No exhaust fumes, no petrol tank, just pure electric power. E-scooters might appear to be the very green innovation needed by many cities polluted by diesel cars to become more environmentally friendly.
But environmental experts are increasingly sounding the alarm over the latest mobility trend to proliferate on inner-city streets around the world.
Battery-powered scooters, increasingly available for hire for urban commuters and tourists from San Francisco to Singapore, make little contribution to environmentally-friendly urban mobility and are, in fact, worse than bicycles, the German Environment Agency (UBA) says.
“The routes travelled are usually very short and can normally be covered on foot, by bus, by rail or by bicycle,” UBA President Maria Krautzberger says.
By comparison with the bicycle they were “considerably more harmful to the environment,” Krautzberger says.
Providers should rather make them available on the outskirts, she said. “It may well make sense here to bridge these longer routes to the bus or the train quickly with an e-scooter rather than a car.”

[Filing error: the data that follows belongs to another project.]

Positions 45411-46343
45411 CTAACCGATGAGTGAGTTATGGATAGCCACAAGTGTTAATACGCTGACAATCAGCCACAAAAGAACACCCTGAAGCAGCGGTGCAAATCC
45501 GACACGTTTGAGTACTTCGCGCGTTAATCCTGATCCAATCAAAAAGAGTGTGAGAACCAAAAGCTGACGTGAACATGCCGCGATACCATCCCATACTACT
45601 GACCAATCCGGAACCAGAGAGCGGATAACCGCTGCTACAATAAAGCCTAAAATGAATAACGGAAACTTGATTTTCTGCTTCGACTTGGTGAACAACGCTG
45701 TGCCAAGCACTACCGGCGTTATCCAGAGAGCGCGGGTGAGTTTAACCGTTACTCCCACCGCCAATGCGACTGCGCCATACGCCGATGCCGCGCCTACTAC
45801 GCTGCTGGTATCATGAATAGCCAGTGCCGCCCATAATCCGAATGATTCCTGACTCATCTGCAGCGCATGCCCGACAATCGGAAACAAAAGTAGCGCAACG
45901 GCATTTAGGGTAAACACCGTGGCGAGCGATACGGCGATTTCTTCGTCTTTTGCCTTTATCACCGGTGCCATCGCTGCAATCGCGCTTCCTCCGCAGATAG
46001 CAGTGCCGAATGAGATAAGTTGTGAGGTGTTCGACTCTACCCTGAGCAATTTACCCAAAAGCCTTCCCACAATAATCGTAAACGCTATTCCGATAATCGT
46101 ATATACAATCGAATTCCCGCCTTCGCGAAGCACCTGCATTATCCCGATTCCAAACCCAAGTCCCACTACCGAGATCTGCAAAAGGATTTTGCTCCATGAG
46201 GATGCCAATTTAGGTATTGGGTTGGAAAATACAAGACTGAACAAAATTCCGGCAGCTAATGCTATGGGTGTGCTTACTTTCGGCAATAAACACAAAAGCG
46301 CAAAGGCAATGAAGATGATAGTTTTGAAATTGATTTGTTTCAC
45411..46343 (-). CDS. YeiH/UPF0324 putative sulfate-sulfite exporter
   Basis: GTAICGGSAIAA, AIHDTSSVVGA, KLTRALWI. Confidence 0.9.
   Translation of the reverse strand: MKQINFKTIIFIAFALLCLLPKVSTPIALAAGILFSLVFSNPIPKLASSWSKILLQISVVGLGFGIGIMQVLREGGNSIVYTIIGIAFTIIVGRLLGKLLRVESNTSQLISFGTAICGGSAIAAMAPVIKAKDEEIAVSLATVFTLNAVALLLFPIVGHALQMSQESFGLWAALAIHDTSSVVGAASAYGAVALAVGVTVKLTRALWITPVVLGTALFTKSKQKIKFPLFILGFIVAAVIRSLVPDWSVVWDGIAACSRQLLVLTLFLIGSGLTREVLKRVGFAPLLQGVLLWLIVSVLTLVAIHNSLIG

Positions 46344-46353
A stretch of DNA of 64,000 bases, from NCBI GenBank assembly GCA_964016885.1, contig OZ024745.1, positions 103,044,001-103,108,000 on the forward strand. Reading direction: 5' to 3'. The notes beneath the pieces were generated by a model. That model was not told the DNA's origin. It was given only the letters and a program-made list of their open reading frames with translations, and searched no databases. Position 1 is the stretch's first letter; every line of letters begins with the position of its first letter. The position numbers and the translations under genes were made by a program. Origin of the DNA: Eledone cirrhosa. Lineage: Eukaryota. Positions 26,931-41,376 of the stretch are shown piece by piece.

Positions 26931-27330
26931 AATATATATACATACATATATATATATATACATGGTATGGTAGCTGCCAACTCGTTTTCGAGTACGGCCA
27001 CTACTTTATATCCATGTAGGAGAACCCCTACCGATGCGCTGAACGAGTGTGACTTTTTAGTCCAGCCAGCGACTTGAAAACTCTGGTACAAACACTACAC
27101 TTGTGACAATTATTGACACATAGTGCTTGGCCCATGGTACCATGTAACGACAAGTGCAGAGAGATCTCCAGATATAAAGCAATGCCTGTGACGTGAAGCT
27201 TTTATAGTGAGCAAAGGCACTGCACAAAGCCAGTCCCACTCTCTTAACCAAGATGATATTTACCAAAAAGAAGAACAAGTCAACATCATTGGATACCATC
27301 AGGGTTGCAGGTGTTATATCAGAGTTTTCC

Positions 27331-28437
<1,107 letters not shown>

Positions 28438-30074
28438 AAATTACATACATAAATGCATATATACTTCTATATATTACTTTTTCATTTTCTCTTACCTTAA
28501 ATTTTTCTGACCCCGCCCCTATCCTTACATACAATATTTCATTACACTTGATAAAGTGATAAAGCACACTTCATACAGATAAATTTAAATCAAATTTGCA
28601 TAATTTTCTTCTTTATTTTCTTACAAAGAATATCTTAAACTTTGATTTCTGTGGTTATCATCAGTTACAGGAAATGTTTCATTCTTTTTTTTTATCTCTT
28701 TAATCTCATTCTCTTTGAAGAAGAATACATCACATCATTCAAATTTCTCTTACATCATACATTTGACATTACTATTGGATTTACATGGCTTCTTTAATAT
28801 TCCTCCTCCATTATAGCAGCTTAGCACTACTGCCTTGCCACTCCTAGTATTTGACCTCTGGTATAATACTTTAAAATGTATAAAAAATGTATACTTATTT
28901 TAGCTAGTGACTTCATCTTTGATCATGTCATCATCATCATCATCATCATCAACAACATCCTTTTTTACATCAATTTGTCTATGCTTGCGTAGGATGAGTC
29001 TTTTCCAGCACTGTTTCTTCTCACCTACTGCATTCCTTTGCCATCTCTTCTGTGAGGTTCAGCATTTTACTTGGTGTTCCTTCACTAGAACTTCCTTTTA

But she adds that the private car was “much the greater environmental problem, both with respect to pollutants and to noise.” Krautzberger called for municipal authorities to cut the number of parking places to create more space for cycle paths and pedestrian routes.
The remarks echo those of other environmental agencies and research institutes, who say e-scooters don’t live up to their environmentally friendly image.
“E-scooter companies tout themselves as having little or no carbon footprint, which is a bold statement,” says Jeremiah Johnson, author of an August 2019 study from researchers at North Carolina State University in the US.
“We found that the environmental impact from the electricity used to charge the e-scooters is fairly small – about 5 per cent of its overall impact,” Johnson says.
“The real impact comes largely from two areas: using other vehicles to collect and redistribute the scooters; and emissions related to producing the materials and components that go into each scooter.”
The authors, who found similar results to researchers in the US city of Portland, Oregon, said taking a bus on a busy route was usually more environmentally friendly than an e-scooter.
The researchers found that 49 per cent of riders would have biked or walked if they hadn’t taken the e-scooter, while 34 per cent would have used a car and 11 per cent would have taken a bus. Seven per cent would not have taken the trip at all.